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Marco Werman: Here in the US, one thing that has a lot of people wigging out is the cost of today's midterm elections. The price goes up with every election and the nonpartisan Center for Responsive Politics says these will be the most expensive midterms in history. No surprise. But the number? The group estimates that a total of four billion dollars have been spent to get your vote. Four billion. Lisa Rosenberg works for the Sunlight Foundation. That's a non-profit campaign finance watchdog based in Washington. So four billion. How does that compare, Lisa, to other places around the globe.
Lisa Rosenberg: Well, I like to say the US is the leader in campaign finance spending, and that's not necessarily a position we want. As you noted, we are on track to spend about four billion dollars during this election - this midterm election, not a presidential year. You can compare that with the general election they've just held in India which cost around five billion dollars. It doesn't sound like that much more, but if you consider the relative populations of the US and India, you can see that we are just far and above the largest spenders in the world.
Werman: We're also a big country with a traditionally long campaign season. I mean if you break it down math-wise proportionally, do we still come way out on top?
Rosenberg: Well, of course there are a number of factors why we come out so far ahead of all of these other countries, and yes, we do have basically a two-year campaign cycle. People are already starting to fund-raise for 2016. So there's no question that that adds to it. We also have no free media which many other countries have for their candidates. So candidates are forced to spend in order to basically just drown out their competitors, if nothing else. So the differences in the US versus other countries, we have no spending limits. Many other countries have spending limits, so that would limit the spending as well. We have no public financing to speak of and that too causes just more private money to come in and more expenditures to go out. So we are very unique in a lot of ways, though I don't, again, as I mentioned at the beginning, I don't think that's necessarily a good sign for the US' democracy. I think it's a dangerous sign that that much money is coming in every election cycle.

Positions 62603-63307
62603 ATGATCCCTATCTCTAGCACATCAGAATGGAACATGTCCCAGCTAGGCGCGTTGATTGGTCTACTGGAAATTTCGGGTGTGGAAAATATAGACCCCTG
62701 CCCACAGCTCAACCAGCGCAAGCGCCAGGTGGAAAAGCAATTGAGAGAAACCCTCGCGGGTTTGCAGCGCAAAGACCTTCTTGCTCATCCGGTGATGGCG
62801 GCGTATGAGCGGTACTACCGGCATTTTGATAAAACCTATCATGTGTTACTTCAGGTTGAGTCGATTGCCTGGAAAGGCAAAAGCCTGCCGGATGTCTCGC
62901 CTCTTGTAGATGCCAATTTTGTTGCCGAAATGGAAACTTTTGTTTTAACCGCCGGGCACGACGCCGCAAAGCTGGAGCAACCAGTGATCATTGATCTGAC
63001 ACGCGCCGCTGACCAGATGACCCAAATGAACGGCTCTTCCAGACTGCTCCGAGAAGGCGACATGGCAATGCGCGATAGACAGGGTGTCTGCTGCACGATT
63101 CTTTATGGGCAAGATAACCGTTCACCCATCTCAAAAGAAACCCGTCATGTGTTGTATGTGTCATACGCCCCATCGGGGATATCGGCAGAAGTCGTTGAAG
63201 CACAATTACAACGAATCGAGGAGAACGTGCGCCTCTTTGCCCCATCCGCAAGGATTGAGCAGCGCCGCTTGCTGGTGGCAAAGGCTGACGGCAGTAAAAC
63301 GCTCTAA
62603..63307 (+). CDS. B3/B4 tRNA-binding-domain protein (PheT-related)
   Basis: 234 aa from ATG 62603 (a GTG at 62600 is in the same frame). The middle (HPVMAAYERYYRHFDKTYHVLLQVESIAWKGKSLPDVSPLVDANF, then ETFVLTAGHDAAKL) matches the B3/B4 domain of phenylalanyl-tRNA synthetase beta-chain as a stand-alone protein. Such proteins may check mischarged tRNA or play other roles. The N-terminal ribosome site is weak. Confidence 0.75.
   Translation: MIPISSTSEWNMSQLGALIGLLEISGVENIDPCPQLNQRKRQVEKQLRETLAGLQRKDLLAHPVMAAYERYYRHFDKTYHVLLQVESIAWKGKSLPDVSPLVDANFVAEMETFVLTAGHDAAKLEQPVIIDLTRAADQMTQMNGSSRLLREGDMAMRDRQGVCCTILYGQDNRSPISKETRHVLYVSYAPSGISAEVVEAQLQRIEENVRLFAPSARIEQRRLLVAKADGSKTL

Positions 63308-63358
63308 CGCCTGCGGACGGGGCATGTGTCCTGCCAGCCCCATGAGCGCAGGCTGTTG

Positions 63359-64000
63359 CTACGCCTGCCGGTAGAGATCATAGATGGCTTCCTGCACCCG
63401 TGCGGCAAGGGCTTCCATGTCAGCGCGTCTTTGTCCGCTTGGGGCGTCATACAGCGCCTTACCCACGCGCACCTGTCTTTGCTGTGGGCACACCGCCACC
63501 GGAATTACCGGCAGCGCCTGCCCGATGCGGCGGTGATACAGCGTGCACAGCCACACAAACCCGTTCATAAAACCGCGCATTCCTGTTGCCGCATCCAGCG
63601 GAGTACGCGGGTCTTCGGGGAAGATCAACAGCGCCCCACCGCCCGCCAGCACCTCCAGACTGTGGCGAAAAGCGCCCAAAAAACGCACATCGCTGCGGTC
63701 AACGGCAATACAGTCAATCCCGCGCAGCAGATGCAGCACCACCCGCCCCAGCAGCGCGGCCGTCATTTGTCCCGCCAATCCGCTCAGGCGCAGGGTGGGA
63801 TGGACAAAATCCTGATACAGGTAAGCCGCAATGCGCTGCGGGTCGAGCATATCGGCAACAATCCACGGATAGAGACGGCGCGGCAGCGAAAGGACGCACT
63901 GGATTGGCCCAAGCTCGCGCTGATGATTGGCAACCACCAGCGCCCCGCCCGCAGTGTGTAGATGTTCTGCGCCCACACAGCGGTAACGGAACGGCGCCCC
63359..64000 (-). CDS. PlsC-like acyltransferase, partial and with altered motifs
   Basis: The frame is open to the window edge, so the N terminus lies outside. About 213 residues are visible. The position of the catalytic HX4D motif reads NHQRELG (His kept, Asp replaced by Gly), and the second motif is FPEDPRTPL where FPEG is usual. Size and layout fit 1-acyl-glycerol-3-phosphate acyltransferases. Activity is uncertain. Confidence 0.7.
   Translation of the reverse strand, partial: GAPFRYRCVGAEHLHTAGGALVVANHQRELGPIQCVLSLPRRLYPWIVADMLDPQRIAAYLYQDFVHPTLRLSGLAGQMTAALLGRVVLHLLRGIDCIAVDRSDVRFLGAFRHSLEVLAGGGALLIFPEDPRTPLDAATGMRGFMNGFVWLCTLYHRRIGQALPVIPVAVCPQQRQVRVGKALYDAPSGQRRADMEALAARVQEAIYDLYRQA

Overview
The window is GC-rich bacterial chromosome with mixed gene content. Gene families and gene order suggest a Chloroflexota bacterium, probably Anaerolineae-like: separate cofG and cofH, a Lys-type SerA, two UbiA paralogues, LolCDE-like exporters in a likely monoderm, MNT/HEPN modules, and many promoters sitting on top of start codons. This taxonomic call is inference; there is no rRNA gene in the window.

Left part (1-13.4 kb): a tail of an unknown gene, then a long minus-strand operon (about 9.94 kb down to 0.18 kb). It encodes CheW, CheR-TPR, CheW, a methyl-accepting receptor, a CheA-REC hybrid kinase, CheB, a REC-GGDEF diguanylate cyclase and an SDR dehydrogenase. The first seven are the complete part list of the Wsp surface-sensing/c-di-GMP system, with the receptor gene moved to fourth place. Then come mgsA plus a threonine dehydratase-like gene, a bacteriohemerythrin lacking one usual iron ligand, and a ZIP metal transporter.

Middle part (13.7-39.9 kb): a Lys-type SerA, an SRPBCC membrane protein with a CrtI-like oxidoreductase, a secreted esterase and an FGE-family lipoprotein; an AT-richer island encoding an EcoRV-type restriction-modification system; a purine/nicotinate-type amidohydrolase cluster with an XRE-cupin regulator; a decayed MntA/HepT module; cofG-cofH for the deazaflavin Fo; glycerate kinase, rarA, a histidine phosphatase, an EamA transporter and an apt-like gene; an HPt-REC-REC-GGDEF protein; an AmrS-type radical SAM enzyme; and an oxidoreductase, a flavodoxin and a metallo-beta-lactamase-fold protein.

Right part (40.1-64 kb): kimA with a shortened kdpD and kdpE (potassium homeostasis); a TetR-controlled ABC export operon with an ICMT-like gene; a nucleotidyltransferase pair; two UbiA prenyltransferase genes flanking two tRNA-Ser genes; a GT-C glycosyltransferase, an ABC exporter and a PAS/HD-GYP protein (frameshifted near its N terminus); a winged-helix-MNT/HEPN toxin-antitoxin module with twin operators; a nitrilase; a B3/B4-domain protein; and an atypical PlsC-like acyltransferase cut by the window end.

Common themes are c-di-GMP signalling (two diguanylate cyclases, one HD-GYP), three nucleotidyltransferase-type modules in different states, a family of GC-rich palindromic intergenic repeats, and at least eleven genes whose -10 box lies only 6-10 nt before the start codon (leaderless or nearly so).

Werman: When you travel, Lisa, what do people in other countries say to you about the American election system?
Rosenberg: So that's really an interesting question because I've been very negative about the amount of money and secret money in the election, but one thing that does and that we are often looked to is that we do have disclosure rules that are reasonably effective. Now, I work for an organization that promotes transparency in government and so we would like to see more disclosure and more transparency. That said, many countries that we work with - and we've been in Latin America, we've been in Western Europe recently - and they all say, "At least you have something. At least you have some rules in place to ensure there is disclosure of the money that is directly going toward the candidates and to ensure that disclosure comes before the election and is accessible to everyone, it's accessible online."
Werman: But when those some people, either talking with you or on their own, that the US elections can essentially be sold to the highest bidder, how does that temper their view of American democracy?
Rosenberg: You get a lot of shrugs and a lot of disappointed looks. There's no question that I think people look at our democratic system from across the globe with a lot less respect than I think we would like to have from our allies or our partners or anyone, really. They shake their heads and they think it's all like House of Cards and they're not that far off. I mean we hear that a lot and I'd say a lot of it is like House of Cards. I don't think there's as many murders, but other than that, that's how people think American politics works and there is a grain of truth to that.
Werman: Lisa Rosenberg with the Sunlight Foundation in Washington. Thanks so much.
Rosenberg: Thank you.